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Woods commanding more attention than usual before Masters
AUGUSTA, Ga. -- Another day at Augusta National brought Tiger Woods closer to the very reason he came to the Masters.
He turned his head from side to side so he could make eye contact with fans as he walked off the green. He looked more at ease as he tried to make good on his pledge to be a better person.
But as much as Woods talks about repairing his image from a sex scandal, he ultimately will be judged by the number on his scorecard.
"Why do you think he's here?" said Jack Nicklaus, whose 18 majors remains the benchmark Woods is chasing. "I don't think he's here for his health or anything. He's here to play golf. That's what he is. He's a very good golfer. It's the first major of the year. He's taking large steps to get his life back in order, and he wants to play golf.
"He's excited about wanting to play, and I think that's great for him. And I think that's great for the game."
Each day brings Woods closer to Thursday, and the start of a Masters where he commands more attention than usual.
Even a routine practice round with old friend Mark O'Meara turned surreal when Woods crouched on the 10th green and peered into his cell phone. It looked ominous. Only three weeks ago, a porn star who claims to have had a three-year affair with Woods released on her Web site what she said were salacious text messages from Woods.
Turns out he was using it to videotape O'Meara.
"He was helping me with my putting," he said. "I had a loop in my putting stroke. He wanted to film my putting stroke."
The audience will get even larger Thursday, courtesy of a starting time at 12:42 p.m. Woods will be in the penultimate group for the second straight year, joined by K.J. Choi and Matt Kuchar. It fits perfectly into ESPN's live television coverage that starts at 3 p.m.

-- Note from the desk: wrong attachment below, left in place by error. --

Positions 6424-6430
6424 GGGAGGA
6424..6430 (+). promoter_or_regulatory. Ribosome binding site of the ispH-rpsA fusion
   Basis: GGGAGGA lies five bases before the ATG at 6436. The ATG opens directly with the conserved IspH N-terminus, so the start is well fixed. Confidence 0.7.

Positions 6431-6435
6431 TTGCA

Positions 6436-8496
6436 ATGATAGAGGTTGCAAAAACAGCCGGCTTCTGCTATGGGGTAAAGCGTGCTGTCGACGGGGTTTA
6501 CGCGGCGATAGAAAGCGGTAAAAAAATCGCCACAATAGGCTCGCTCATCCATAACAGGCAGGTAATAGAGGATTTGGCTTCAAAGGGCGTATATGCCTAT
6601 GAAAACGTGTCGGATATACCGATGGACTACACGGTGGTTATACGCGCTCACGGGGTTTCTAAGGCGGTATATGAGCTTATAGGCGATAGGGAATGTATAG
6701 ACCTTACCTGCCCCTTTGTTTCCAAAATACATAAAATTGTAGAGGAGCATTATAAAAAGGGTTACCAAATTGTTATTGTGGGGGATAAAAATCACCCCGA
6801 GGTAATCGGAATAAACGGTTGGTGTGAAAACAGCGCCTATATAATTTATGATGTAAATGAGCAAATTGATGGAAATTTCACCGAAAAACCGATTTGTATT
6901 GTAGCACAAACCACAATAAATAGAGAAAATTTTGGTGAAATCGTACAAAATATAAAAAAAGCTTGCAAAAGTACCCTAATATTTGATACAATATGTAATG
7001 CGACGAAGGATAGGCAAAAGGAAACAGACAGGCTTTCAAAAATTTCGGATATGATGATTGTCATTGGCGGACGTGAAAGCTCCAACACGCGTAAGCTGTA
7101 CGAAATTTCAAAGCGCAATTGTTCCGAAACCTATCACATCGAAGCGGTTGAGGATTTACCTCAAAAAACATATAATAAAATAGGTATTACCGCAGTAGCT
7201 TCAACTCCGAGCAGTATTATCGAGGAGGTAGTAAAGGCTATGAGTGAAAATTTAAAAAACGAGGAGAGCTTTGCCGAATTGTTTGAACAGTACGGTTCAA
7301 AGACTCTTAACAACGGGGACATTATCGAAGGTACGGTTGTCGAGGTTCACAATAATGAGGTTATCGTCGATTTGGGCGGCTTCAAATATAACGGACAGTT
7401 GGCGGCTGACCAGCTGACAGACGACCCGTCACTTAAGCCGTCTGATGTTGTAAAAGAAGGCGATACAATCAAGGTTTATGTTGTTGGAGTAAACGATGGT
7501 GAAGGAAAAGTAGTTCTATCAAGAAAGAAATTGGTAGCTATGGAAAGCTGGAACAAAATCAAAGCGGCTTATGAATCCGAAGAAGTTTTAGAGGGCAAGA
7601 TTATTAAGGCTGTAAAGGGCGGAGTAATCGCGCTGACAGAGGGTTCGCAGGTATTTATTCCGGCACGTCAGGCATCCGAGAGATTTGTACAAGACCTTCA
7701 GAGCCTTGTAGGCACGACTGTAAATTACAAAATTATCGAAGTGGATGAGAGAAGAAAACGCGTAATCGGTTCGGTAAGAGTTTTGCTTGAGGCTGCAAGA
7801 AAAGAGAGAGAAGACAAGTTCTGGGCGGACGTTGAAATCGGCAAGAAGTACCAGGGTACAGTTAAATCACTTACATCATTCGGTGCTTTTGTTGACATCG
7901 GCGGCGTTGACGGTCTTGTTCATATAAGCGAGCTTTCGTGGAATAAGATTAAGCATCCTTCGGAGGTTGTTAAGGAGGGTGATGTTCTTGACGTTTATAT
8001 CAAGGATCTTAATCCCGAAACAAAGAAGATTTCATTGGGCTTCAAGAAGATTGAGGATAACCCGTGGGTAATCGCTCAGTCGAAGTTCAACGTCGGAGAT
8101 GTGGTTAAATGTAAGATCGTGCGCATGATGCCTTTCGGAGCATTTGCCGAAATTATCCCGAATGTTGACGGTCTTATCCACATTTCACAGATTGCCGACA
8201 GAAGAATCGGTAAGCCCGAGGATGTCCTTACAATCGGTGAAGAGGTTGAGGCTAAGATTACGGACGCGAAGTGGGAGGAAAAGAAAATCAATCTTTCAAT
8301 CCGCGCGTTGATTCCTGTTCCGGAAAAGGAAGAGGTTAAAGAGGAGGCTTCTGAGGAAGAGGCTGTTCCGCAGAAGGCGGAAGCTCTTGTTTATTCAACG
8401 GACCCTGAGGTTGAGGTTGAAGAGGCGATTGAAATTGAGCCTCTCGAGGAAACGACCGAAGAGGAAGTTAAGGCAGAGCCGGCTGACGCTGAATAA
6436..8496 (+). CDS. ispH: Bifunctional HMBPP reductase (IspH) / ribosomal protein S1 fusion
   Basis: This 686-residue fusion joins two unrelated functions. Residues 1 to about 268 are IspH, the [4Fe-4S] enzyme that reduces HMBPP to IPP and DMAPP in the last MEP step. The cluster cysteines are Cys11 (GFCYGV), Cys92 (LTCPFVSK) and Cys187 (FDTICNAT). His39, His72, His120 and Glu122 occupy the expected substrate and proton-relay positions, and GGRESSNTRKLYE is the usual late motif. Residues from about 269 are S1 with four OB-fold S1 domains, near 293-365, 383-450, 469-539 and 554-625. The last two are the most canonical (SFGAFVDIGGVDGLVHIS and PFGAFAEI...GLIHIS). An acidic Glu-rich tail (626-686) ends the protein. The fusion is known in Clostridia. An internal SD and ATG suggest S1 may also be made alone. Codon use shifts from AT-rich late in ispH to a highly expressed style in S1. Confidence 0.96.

Nicklaus and Arnold Palmer, who have 10 green jackets between them, were surprised when Woods chose not to play before the Masters. No one goes to Augusta National without knowing what to expect.
Along with rust from not having struck a meaningful shot since winning the Australian Masters on Nov. 15, Woods has accumulated plenty of emotional baggage from the scandal.
"It's a very stressful course to play when you're in a major championship," British Open champion Stewart Cink said. "It's a really difficult test, and it comes at you with every shot. If your game is up to it, and your mentality is up to it, then you can succeed and you can play well and have some confidence.
"But if you are wavering in any way, the course just identifies that and it just spits you out."
Woods has never come to Augusta National with so many questions about his game. He twice sat out for nine weeks before the U.S. Open, missing the cut in 2006 after his father died, winning in 2008 at Torrey Pines after knee surgery.
Winged Foot is not one of his favorites. Torrey Pines is like his own playground. Augusta National is somewhere in between. Despite being a four-time champion, Woods has won only once in seven years as the course has been revamped.